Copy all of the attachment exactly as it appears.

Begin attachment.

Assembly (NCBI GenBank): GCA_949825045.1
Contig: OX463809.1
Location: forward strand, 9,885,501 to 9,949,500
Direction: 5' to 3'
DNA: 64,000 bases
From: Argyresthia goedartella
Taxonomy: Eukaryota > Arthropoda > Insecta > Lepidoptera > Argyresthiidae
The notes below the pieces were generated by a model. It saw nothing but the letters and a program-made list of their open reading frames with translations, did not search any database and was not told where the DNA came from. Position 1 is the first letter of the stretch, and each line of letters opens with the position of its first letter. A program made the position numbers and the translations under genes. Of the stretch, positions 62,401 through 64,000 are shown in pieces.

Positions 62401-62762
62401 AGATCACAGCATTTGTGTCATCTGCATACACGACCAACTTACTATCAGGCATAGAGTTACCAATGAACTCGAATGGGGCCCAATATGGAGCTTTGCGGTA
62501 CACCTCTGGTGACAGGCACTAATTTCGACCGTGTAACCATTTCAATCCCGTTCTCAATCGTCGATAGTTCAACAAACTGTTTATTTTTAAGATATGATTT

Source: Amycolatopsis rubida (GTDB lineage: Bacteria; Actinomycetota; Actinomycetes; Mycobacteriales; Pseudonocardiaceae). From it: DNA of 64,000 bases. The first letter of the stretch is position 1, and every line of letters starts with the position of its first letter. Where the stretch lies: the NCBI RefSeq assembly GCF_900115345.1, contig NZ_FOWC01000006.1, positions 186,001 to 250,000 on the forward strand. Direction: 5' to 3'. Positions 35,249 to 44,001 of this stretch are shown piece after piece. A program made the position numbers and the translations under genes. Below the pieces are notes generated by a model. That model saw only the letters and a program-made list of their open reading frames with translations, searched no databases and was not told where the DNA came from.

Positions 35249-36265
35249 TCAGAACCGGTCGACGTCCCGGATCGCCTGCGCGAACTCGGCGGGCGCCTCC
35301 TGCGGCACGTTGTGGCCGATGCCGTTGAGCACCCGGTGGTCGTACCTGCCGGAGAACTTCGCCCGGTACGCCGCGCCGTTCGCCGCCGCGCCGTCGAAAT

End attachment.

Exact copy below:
Assembly (NCBI GenBank): GCA_949825045.1
Contig: OX463809.1
Location: forward strand, 9,885,501 to 9,949,500
Direction: 5' to 3'
DNA: 64,000 bases
From: Argyresthia goedartella
Taxonomy: Eukaryota > Arthropoda > Insecta > Lepidoptera > Argyresthiidae
The notes below the pieces were generated by a model. It saw nothing but the letters and a program-made list of their open reading frames with translations, did not search any database and was not told where the DNA came from. Position 1 is the first letter of the stretch, and each line of letters opens with the position of its first letter. A program made the position numbers and the translations under genes. Of the stretch, positions 62,401 through 64,000 are shown in pieces.

Positions 62401-62762
62401 AGATCACAGCATTTGTGTCATCTGCATACACGACCAACTTACTATCAGGCATAGAGTTACCAATGAACTCGAATGGGGCCCAATATGGAGCTTTGCGGTA
62501 CACCTCTGGTGACAGGCACTAATTTCGACCGTGTAACCATTTCAATCCCGTTCTCAATCGTCGATAGTTCAACAAACTGTTTATTTTTAAGATATGATTT

Source: Amycolatopsis rubida (GTDB lineage: Bacteria; Actinomycetota; Actinomycetes; Mycobacteriales; Pseudonocardiaceae). From it: DNA of 64,000 bases. The first letter of the stretch is position 1, and every line of letters starts with the position of its first letter. Where the stretch lies: the NCBI RefSeq assembly GCF_900115345.1, contig NZ_FOWC01000006.1, positions 186,001 to 250,000 on the forward strand. Direction: 5' to 3'. Positions 35,249 to 44,001 of this stretch are shown piece after piece. A program made the position numbers and the translations under genes. Below the pieces are notes generated by a model. That model saw only the letters and a program-made list of their open reading frames with translations, searched no databases and was not told where the DNA came from.

Positions 35249-36265
35249 TCAGAACCGGTCGACGTCCCGGATCGCCTGCGCGAACTCGGCGGGCGCCTCC
35301 TGCGGCACGTTGTGGCCGATGCCGTTGAGCACCCGGTGGTCGTACCTGCCGGAGAACTTCGCCCGGTACGCCGCGCCGTTCGCCGCCGCGCCGTCGAAAT